Brethren, be just as hot to honour Christ as you once were to dishonour him. As you have given the devil first-rate service, let Christ have the same. You recollect in the days of your sin, some of you who went in for it thoroughly, that you never stood at any expense— did you? Oh no, if you wanted pleasure in sin, away went the five pounds, and the hundreds. How often do I meet with men, particularly those given to drink, who get pounds in their pockets and never know how they go; but they will never leave off till all is spent, be it little or much. Poor fools, poor fools. Yet I wish we could serve Jesus Christ thus unstintedly. No expense should be reckoned so long as we can honour him and bless his name. Bring forth the alabaster box; break it, never mind the chips and pieces; pour out the oil, and let Jesus have it all. It was thus I served Satan and thus would I serve Christ. Ay, and the poor slaves of sin not only do not stop at expense, but they are not frightened by any kind of loss. See how many lose their characters for the sake of one short hour of sin. How many are wringing their hands now because none will trust them, and they are cut off from decent society because of one short-lived sin. They ruin their peace and think nothing of it. A quiet conscience is the brightest of jewels, but they fling it away to enjoy their sin. They will lose their health, too, for the sake of indulging their passions. The devil says, “Drink, drink; drink yourselves blind;” and they do it as eagerly as if it were for their good. They are martyrs for Satan. Never did a Zulu fling himself upon death for his king so recklessly as these servants of Satan yield themselves for his service. They will do anything; they will destroy their health, and, what is worst of all, destroy their souls for ever for the sake of sin’s brief delights. They know that there is a hell, they know that the wrath of God abideth for ever on guilty men, but they risk all and lose all for sin. In that same way should we serve our Lord. Be willing to lose character for him; be willing to lose health for him; be willing to lose life for him; be willing to lose all, if by any means you may glorify him whose servant you have become.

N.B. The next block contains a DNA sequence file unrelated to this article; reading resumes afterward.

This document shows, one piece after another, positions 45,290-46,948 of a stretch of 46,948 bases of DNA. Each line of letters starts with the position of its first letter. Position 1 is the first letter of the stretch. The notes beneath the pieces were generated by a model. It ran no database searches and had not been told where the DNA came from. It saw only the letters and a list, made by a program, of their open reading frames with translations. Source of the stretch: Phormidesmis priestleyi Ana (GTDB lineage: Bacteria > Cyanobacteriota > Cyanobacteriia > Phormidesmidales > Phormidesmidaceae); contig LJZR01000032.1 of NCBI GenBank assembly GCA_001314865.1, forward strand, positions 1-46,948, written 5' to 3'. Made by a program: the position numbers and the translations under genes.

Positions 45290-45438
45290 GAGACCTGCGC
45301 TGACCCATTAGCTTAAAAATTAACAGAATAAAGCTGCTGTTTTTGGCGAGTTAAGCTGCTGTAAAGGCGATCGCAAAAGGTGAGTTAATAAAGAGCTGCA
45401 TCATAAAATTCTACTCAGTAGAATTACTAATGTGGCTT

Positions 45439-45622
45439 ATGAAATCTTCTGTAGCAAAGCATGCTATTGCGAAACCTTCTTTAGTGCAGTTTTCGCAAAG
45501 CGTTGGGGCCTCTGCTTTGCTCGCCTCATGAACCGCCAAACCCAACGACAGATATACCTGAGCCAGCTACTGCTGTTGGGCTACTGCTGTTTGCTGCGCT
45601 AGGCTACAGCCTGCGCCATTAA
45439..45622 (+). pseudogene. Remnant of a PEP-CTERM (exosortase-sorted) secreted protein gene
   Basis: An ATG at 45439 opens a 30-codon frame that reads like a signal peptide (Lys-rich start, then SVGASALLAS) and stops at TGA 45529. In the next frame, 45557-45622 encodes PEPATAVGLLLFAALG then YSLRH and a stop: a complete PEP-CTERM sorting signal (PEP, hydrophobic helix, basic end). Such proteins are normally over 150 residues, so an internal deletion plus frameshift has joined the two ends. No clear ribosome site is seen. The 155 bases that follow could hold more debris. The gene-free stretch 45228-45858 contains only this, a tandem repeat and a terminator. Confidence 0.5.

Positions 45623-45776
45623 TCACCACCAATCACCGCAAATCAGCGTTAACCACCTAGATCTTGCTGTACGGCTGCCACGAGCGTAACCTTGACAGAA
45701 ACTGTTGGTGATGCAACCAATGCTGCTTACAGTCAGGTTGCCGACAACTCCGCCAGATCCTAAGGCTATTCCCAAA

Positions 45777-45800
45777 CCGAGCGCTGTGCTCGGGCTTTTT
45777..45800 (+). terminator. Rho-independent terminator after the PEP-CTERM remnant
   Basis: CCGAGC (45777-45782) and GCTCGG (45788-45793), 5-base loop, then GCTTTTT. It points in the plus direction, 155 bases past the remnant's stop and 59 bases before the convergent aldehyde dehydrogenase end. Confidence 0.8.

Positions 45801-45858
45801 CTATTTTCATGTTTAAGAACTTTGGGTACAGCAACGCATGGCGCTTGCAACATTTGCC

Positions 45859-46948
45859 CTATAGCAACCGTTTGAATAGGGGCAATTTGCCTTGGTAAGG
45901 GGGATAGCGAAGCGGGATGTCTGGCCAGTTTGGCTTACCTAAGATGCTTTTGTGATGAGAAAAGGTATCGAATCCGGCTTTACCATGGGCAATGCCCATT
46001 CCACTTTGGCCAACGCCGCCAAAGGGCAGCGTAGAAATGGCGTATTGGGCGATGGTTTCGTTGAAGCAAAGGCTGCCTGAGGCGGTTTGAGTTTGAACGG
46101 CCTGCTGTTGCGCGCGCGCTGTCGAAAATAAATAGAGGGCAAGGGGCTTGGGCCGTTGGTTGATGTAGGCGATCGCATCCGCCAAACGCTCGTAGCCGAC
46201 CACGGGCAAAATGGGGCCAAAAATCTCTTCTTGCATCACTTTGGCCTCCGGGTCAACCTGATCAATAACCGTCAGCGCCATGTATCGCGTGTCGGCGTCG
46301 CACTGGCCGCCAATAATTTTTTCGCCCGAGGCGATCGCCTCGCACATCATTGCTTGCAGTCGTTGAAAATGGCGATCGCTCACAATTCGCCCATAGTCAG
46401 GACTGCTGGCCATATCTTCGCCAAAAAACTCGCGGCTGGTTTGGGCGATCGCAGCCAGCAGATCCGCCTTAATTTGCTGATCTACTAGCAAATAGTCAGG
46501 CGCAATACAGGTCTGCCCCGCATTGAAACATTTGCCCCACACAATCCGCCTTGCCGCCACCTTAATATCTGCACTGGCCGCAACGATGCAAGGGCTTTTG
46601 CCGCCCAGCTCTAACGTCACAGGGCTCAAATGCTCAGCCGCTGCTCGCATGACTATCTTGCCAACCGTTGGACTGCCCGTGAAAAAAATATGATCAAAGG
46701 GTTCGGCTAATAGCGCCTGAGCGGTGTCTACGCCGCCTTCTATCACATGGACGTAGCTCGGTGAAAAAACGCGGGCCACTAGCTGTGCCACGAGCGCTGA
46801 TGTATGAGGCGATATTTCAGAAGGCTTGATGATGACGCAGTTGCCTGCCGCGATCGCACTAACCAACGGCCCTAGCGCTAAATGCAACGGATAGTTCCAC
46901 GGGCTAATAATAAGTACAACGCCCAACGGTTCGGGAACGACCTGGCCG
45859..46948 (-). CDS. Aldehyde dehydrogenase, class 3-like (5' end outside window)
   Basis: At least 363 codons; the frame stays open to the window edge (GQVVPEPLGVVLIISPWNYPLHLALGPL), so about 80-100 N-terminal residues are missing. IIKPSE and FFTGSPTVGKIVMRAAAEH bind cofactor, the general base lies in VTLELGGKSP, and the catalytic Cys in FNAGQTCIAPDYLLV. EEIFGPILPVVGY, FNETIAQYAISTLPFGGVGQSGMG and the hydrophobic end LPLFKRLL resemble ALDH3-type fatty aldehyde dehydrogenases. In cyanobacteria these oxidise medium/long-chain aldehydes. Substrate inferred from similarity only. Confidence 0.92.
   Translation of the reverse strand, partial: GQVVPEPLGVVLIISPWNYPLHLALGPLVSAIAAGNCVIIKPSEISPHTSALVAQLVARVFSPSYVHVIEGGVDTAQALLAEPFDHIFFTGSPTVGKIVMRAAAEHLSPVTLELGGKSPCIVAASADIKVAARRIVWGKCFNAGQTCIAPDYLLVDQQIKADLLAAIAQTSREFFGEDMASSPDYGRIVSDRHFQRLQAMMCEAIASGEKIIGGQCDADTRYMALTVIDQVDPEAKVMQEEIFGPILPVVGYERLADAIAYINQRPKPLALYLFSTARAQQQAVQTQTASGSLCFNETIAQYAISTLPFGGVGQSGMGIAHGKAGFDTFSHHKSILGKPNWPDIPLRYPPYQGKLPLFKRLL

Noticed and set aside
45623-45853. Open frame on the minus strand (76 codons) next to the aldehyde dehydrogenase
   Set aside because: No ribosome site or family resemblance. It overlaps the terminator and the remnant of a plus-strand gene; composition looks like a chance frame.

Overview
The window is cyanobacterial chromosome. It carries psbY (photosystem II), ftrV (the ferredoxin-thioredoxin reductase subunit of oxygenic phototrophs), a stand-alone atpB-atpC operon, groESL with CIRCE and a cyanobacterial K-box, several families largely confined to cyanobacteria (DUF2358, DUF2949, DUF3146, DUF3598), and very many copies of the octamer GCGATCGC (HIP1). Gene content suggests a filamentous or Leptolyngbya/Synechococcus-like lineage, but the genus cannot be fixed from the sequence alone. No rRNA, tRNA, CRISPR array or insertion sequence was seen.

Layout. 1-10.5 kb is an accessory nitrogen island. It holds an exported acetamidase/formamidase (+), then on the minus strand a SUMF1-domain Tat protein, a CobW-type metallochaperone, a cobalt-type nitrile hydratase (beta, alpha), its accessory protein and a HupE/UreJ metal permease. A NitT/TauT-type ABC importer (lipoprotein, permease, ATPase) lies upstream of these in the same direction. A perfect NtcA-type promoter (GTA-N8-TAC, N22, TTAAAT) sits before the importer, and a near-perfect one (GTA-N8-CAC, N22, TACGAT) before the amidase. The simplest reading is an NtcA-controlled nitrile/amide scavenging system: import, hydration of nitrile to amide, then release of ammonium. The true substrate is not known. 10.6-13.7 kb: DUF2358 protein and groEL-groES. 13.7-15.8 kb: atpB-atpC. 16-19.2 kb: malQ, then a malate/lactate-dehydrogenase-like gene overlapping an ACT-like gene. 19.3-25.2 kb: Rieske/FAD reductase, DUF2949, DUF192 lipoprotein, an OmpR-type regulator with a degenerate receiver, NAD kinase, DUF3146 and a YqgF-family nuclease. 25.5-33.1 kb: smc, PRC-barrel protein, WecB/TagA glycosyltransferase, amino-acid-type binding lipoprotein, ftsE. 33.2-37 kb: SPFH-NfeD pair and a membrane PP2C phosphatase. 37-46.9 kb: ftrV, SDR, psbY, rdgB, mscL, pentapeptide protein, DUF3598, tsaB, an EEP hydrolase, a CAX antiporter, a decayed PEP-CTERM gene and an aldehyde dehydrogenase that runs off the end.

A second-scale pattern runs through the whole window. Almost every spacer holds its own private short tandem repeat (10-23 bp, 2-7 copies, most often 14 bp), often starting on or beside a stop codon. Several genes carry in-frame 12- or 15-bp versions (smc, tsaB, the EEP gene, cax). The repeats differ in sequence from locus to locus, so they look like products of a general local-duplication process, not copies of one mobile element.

Oh, who will be my Master’s servant? Here he comes! Do you not see him? He wears upon his head no diadem but the crown of thorns; adown his cheeks you see the spittle flowing, his feet are still rubied with their wounds, and his hands are still bejewelled with the marks of the nails. This is your Master, and these are the insignia of his love for you. What service will you render him? That of a mere professor, who names his name but loves him not? That of a cold religionist, who renders unwilling service out of fear? I pray you, brethren, do not so dishonour him. I lift the standard this morning to enlist beneath the banner of Christ those who will henceforth be Christ’s men from head to foot; and happy shall the church be, and happy the entire Israel of God if a chosen number shall enlist and remain true to their colours. We need no more of your nominal Christians, your lukewarm Christians, whom my Master spues out of his mouth: we need men on fire with love, all over consecrated, intensely devoted, who, by the slavery from which they have escaped, and by the liberty into which they have entered, are under bond to spend and be spent for the name of Jesus, till they have filled the earth with his glory, and made all heaven ring with his praise. The Lord bless you, beloved, for Jesus’ sake. Amen.